Next, we aimed to identify cytological and histological parameters potentially useful to differentiate h-MDS from non-neoplastic BMF. We found that erythroid dysplasia, as well as mild to moderate myeloid dysplasia, in the context of hypocellular bone marrow were a frequent finding yet compatible with a diagnosis of AA, partly at odds with previous findings. [2] Conversely, dysmegakaryopoiesis and severe dysgranulopoiesis were proven highly specific for MDS. These findings may be useful to separate MDS from non-neoplastic BMF in the everyday clinical practice, and may provide the frame for the interpretation of hematopoietic clones in the context of BM hypocellularity.

We then explored genetic profile of h-MDS, and found that MDS patients with hypocellular bone marrow revealed mutation patterns in-between that of myeloid neoplasm and AA. [22, 23, 28, 29] In addition, h-MDS showed a significantly lower prevalence of somatic mutation patterns proven highly specific for MDS, including mutations in splicing factors and co-mutation patterns involving TET2, DNMT3A, or ASXL1, compared with n-MDS, suggesting the absence of MDS-specific drivers in a fraction of these patients. [36, 43,44,45] Conversely, the prevalence of these patterns in h-MDS was significantly higher than in non-malignant BMF. [28, 29, 46]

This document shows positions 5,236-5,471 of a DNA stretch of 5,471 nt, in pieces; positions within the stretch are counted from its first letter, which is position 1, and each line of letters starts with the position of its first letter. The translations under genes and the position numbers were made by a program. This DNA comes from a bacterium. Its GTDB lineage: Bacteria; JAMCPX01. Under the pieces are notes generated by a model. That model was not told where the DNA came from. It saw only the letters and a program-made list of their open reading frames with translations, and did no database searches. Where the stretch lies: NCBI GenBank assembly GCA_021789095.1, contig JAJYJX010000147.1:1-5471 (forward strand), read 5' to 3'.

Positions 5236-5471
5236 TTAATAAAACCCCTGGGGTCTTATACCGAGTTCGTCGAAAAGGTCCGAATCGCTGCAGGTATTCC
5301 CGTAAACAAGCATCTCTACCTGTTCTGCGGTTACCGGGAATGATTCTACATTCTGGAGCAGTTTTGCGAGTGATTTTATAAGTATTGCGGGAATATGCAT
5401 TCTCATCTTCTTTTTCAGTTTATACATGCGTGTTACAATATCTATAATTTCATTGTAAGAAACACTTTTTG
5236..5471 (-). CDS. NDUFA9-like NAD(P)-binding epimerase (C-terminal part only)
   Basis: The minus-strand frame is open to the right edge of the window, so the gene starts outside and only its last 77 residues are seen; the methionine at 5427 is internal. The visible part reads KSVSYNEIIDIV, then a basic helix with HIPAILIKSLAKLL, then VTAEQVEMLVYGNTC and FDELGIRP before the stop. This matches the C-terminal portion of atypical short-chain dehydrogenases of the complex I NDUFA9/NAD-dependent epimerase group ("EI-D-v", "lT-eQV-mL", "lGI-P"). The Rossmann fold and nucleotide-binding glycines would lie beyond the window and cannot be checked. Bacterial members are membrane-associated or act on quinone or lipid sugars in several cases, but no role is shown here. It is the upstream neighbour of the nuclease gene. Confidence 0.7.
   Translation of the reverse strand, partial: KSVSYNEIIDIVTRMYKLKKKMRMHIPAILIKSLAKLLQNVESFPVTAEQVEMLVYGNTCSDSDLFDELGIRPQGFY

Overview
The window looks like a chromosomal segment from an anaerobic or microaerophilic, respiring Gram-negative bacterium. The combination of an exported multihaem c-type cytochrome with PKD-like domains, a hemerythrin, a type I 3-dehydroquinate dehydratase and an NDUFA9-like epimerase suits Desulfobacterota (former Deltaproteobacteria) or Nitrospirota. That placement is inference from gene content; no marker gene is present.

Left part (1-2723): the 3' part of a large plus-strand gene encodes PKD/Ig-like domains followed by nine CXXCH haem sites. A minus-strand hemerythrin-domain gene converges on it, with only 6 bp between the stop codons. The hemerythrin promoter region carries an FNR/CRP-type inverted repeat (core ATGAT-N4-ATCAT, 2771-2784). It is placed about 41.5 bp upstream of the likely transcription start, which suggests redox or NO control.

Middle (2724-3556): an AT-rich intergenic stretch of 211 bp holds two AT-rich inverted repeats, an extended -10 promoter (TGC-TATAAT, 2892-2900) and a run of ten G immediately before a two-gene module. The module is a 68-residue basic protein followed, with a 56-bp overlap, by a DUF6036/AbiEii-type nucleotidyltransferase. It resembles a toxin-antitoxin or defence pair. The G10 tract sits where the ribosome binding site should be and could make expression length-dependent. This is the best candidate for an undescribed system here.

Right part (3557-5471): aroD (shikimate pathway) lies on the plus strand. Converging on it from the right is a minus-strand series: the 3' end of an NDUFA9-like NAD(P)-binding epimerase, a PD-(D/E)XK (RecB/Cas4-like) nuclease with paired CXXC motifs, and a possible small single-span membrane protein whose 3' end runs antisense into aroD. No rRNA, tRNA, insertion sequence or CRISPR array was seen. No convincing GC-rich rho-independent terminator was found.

We combined cytological and histological parameters proven highly specific for MDS with the information derived from genetic profiles into an integrated score to discriminate h-MDS from non-neoplastic BMF. Although the inclusion in the hg-score of established MDS-associated morphological and genetic features (i.e., BM blasts or CD34 + , RS, and MDS presumptive cytogenetic abnormalities) may appear redundant, this allows in everyday clinical practice its application to all patients with hypocellular BM without any pre-selection. Conversely, selected morphological features, such as dysmegakaryopoiesis, and specific mutation patterns appear to be very helpful in distinguishing true h-MDS from non-malignant bone marrow failures.